By Hannah Whobrey and Maya Virdell
Mercer Island’s school spirit has a bad reputation in King County. Supposedly, MIHS students are unsupportive, disrespectful and often inappropriate, but this reputation is largely inaccurate.
Islanders are no less involved in games and cheers than students from other schools. In fact, MIHS athletes often actively assist with the set-up and clearing away of equipment, at both home and away meets.
One example is Mercer Island’s gymnastics team. MIGGS frequently receives gratitude from athletes at away meets for voluntarily helping with take-down. This process occurs at the end of long, taxing meets that often end past 10 p.m., and requires moving heavy gymnastics equipment — including the actual floor, beam, bars, and vault — into a separate storeroom. Away teams are not required or expected to help, but Mercer Island always stays.
“The coaches and captains make sure that as a team we are very respectful, whether by making sure to thank the hosting team, or by helping tear down the equipment at the end of a meet,” gymnast Mya Levin said.
In terms of support, many teams work hard to ensure that there is a positive environment. Mercer Island’s cross country team, for example, prides itself on its family atmosphere and bonding traditions. Athletes organize cheers for both their teammates and their opponents along the 3.1 mile course, after either running themselves or amidst warming up for their own race.
“I joined cross country in my freshman year, and the team immediately made me feel like I belonged,” runner Hannah Hardisty commented. “It doesn’t matter if you’re new to running or the slowest person there; MIXC members and coaches actively strive to make the team a family.”
“MIGGS has been one of the most welcoming places in high school,” Levin said. “Coming in as a freshman and knowing no one really made me nervous, but the captains and members of MIGGS made me feel very included.”
“In my experience, all MIGGS team members cheer on one another, and cheer super loud.”
Additionally, Mercer Island students maintain Facebook pages, such as the Maroon Lotus, specifically to publicize spirit events, such as dodgeball competitions, and sports, and thus encourage school-wide attendance and excitement.
“I think Mercer Island is more spirited than the schools I’ve been to in the past, especially with Flag Dudes and hall marches and Friday spirit-wear days,” noted Lilly Evans-Riera, who moved to Mercer Island from Minnesota before her junior year.
Unfortunately, MIHS students do sometimes fall prey to the stereotypes. Inappropriate chants and drunkenness at football games only reinforce the general negative perception of Mercer Island students, especially in relation to Mercer Island’s rival.
“The way we deal with our rivalry with Bellevue could definitely be considered disrespectful,” Evans-Riera said. “I don’t know — maybe it is meant to be blatantly disrespectful.”
Our school community thrives on the competitive and exciting atmosphere generated by student activities, such as sport events.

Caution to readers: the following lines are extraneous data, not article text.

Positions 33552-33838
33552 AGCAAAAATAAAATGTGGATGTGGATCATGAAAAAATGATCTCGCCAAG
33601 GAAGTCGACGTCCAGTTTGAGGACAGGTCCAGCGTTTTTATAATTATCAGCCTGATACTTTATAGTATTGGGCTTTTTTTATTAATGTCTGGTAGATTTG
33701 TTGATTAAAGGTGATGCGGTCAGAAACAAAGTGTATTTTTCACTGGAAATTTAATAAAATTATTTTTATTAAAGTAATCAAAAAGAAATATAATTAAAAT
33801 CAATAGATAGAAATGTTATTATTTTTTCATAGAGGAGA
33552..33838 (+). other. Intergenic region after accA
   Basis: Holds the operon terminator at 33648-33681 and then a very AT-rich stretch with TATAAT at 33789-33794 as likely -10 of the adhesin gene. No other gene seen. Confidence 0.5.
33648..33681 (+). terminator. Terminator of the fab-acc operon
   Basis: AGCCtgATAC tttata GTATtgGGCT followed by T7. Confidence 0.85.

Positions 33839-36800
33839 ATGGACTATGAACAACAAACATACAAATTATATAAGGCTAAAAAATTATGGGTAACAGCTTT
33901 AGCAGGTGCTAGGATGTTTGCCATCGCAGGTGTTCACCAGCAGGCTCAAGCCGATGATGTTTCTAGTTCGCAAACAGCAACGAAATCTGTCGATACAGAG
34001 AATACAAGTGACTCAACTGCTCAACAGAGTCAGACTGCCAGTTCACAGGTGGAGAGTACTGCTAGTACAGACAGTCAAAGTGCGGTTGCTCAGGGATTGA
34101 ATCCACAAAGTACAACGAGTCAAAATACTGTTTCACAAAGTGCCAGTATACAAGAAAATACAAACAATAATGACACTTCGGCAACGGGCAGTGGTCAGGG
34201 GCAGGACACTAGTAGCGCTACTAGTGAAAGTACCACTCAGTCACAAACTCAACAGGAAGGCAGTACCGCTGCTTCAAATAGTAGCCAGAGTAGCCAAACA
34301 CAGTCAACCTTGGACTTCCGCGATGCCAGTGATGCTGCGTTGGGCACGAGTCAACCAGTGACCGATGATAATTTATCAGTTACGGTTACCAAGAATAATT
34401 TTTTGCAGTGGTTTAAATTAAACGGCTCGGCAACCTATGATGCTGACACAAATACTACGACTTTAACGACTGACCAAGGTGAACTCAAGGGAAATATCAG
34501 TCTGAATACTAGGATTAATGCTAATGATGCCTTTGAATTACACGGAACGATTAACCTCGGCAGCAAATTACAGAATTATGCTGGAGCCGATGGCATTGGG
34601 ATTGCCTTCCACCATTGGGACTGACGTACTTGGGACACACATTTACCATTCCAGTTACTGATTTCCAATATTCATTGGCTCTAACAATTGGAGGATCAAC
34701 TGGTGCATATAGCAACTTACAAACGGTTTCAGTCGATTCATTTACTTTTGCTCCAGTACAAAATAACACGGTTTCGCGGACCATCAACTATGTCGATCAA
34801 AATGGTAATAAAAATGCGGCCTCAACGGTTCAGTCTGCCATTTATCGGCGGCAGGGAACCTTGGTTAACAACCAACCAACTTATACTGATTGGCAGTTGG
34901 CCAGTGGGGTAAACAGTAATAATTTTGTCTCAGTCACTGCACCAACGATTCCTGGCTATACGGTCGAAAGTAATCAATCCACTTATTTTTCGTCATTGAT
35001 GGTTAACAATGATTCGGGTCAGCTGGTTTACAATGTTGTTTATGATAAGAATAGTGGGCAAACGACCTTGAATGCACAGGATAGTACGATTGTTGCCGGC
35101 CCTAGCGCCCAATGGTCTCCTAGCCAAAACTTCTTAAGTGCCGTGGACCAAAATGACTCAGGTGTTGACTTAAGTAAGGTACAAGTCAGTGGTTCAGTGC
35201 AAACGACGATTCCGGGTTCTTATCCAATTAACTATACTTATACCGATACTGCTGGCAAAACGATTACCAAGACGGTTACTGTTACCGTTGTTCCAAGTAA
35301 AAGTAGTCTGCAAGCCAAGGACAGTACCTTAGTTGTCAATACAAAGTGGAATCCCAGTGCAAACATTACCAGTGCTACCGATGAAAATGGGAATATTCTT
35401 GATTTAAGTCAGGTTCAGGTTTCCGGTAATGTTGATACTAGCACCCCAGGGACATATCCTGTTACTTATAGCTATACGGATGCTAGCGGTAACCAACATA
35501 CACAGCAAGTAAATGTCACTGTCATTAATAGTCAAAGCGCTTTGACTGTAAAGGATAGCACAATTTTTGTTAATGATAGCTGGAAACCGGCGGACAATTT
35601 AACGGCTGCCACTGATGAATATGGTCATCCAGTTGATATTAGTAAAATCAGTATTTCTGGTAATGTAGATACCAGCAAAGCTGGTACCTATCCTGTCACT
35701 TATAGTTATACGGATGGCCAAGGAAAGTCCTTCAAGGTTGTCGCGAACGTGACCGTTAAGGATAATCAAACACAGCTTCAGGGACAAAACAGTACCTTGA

However, there is often low attendance for sports outside of football, basketball, student theater productions and club events, in spite of open invitations from the students involved.
The student section at a recent home Boys Basketball game. Photo by Ellie Gottesman.
“The turnout for MIGGS meets is mostly made up of parents, and our opponent’s parents and supporters,” Levin said.
“It can be frustrating for whatever sport, or art, or any activity that you do to not gain recognition for it, especially when you are putting a lot of effort in,” Joy Francke said.
The difference in crowd sizes is particularly evident to female athletes.
“I do think there is a disparity between guys and girls games. For example, there are a ton of fans at the Guys Lacrosse games, but no one really comes to the Girls Lacrosse games — even though they are both pretty awesome sports,” Catherine Fosburgh said.
No matter the event, it is disheartening to feel abandoned by one’s peers.
“If you go to a game and there aren’t very many people in the stands other than you, it is kind of sad,” Catherine Fosburgh said. “You want to feel like you are part of a group, and that it’s more than just you cheering for your team.”
The activities may vary, but they all have one thing in common: MIHS students. It is important to ensure we do not neglect our less “popular” or mainstream extracurriculars, else these students become underrepresented. Having a comforting fan base, or loyal cheerers, boosts morale and acknowledges the strenuous activities taken on by students.
“When people show up for games and activities, it shows support not only for the students, but for the school as well,” Molly Cartwright said.
“I wish people would come to games more for all the sports,” Fosburgh said.
Although many MIHS students resent the cliches that surround our image, we are too often guilty of playing into them. Our lives can be busy, but we have a responsibility to make time to support our friends and fellow students — especially if we want to dispel our negative reputation.
We have all given our best to something special. Can we make the effort to be there when others do the same?